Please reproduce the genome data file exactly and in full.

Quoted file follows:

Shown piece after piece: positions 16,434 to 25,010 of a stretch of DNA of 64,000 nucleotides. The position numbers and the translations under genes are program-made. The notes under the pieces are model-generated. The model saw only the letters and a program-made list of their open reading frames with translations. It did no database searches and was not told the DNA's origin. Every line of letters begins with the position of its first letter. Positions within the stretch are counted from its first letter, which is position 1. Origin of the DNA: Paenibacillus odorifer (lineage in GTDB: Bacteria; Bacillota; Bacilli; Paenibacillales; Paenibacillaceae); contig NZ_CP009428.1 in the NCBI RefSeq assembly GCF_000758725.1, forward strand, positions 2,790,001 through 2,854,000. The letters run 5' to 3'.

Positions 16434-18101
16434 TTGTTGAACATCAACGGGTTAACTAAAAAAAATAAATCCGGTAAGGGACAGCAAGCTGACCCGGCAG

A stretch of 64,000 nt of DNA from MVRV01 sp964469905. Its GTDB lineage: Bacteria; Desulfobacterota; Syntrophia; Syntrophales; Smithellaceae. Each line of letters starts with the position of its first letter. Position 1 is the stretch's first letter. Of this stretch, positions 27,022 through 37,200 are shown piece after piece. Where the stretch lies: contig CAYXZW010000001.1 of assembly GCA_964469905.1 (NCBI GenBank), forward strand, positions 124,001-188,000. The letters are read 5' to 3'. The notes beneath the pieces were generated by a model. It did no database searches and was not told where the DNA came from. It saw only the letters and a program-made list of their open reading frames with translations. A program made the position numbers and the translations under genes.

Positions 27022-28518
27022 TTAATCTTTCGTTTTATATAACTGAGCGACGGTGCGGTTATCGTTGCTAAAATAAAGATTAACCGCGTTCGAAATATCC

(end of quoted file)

Shown piece after piece: positions 16,434 to 25,010 of a stretch of DNA of 64,000 nucleotides. The position numbers and the translations under genes are program-made. The notes under the pieces are model-generated. The model saw only the letters and a program-made list of their open reading frames with translations. It did no database searches and was not told the DNA's origin. Every line of letters begins with the position of its first letter. Positions within the stretch are counted from its first letter, which is position 1. Origin of the DNA: Paenibacillus odorifer (lineage in GTDB: Bacteria; Bacillota; Bacilli; Paenibacillales; Paenibacillaceae); contig NZ_CP009428.1 in the NCBI RefSeq assembly GCF_000758725.1, forward strand, positions 2,790,001 through 2,854,000. The letters run 5' to 3'.

Positions 16434-18101
16434 TTGTTGAACATCAACGGGTTAACTAAAAAAAATAAATCCGGTAAGGGACAGCAAGCTGACCCGGCAG

A stretch of 64,000 nt of DNA from MVRV01 sp964469905. Its GTDB lineage: Bacteria; Desulfobacterota; Syntrophia; Syntrophales; Smithellaceae. Each line of letters starts with the position of its first letter. Position 1 is the stretch's first letter. Of this stretch, positions 27,022 through 37,200 are shown piece after piece. Where the stretch lies: contig CAYXZW010000001.1 of assembly GCA_964469905.1 (NCBI GenBank), forward strand, positions 124,001-188,000. The letters are read 5' to 3'. The notes beneath the pieces were generated by a model. It did no database searches and was not told where the DNA came from. It saw only the letters and a program-made list of their open reading frames with translations. A program made the position numbers and the translations under genes.

Positions 27022-28518
27022 TTAATCTTTCGTTTTATATAACTGAGCGACGGTGCGGTTATCGTTGCTAAAATAAAGATTAACCGCGTTCGAAATATCC